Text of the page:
Named Kenmore by a later owner, this house was built in 1775 on a 1,300-acre plantation owned by Colonel Fielding Lewis, a patriot, merchant, and brother-in-law of George Washington. Lewis sacrificed his fortune to operate a gun factory and otherwise supply General Washington's forces during the Revolutionary War. As a result, his debts forced his widow to sell the home following his death. The outstanding plaster moldings in the ceilings and over the fireplace in the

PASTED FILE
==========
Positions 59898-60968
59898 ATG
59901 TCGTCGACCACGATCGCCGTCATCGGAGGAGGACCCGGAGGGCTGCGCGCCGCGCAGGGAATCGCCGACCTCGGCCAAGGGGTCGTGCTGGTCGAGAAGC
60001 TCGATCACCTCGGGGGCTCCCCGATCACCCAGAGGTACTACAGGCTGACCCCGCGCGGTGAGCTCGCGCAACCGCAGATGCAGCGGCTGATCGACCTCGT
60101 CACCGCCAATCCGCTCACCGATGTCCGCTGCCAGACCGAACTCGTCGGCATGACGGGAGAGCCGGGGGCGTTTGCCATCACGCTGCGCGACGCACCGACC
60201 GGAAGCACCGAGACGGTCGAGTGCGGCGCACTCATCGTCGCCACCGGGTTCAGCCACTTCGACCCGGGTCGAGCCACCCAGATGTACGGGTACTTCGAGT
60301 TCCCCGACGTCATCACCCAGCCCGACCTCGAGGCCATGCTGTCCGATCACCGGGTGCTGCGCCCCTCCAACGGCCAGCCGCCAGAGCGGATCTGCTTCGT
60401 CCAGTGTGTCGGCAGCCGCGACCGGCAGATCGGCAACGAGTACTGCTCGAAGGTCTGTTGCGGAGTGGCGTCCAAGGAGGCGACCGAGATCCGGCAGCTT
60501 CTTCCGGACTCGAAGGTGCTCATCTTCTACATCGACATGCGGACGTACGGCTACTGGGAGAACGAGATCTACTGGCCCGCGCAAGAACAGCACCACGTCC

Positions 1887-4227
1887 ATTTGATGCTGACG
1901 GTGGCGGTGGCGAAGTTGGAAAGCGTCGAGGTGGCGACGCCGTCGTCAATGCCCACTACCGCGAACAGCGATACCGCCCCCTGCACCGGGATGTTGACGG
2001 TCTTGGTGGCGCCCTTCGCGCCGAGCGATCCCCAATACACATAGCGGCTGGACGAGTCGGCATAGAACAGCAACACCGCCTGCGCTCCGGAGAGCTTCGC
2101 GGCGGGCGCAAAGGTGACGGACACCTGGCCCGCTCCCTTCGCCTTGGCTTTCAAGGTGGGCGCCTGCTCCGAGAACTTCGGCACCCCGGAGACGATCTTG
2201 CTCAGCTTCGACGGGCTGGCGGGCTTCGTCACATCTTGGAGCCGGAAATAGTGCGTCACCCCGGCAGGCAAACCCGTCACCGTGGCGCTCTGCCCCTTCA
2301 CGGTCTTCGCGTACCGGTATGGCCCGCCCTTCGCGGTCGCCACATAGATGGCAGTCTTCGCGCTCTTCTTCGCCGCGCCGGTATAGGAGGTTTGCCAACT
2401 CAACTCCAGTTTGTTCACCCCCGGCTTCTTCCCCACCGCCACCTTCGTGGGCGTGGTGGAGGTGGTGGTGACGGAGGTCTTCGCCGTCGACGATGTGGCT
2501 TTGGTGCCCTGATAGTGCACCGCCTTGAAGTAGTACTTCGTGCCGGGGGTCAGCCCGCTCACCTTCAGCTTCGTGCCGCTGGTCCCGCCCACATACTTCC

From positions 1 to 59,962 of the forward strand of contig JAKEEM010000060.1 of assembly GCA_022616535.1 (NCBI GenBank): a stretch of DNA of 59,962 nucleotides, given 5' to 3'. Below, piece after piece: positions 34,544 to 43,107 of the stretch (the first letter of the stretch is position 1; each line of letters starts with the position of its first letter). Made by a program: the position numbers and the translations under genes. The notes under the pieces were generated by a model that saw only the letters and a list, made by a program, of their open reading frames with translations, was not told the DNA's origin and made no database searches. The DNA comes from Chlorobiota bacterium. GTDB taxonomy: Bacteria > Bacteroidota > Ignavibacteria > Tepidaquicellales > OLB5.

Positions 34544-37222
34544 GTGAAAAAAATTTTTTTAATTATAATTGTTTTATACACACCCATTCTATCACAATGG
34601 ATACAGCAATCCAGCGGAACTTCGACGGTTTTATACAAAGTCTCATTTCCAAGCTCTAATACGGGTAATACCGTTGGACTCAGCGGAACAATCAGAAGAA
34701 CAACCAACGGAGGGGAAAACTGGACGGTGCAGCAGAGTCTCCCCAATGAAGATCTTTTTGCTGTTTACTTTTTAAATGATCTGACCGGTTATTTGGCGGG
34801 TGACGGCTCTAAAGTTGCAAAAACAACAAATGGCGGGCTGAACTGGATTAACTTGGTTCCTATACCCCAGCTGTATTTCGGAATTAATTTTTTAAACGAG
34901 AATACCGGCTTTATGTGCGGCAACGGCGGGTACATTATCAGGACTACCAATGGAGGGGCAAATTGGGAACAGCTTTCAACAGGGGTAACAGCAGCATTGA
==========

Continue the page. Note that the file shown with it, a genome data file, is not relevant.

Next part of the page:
dining room are even more ornate than those at Mount Vernon. It's believed that the artisan responsible for them worked frequently in both homes, though his name is unknown, possibly because he was an indentured servant. A multiyear renovation returned the grand house to its original state. It is interesting to note that the walls vary in thickness: 36 inches in the basement, 24 inches on the ground floor, and 18 inches upstairs. Guided 45-minute architectural tours of the home are conducted by docents; the subterranean Crowningshield Museum on the grounds displays Kenmore's collection of fine Virginia-made furniture and family portraits as well as changing exhibits on Fredericksburg life.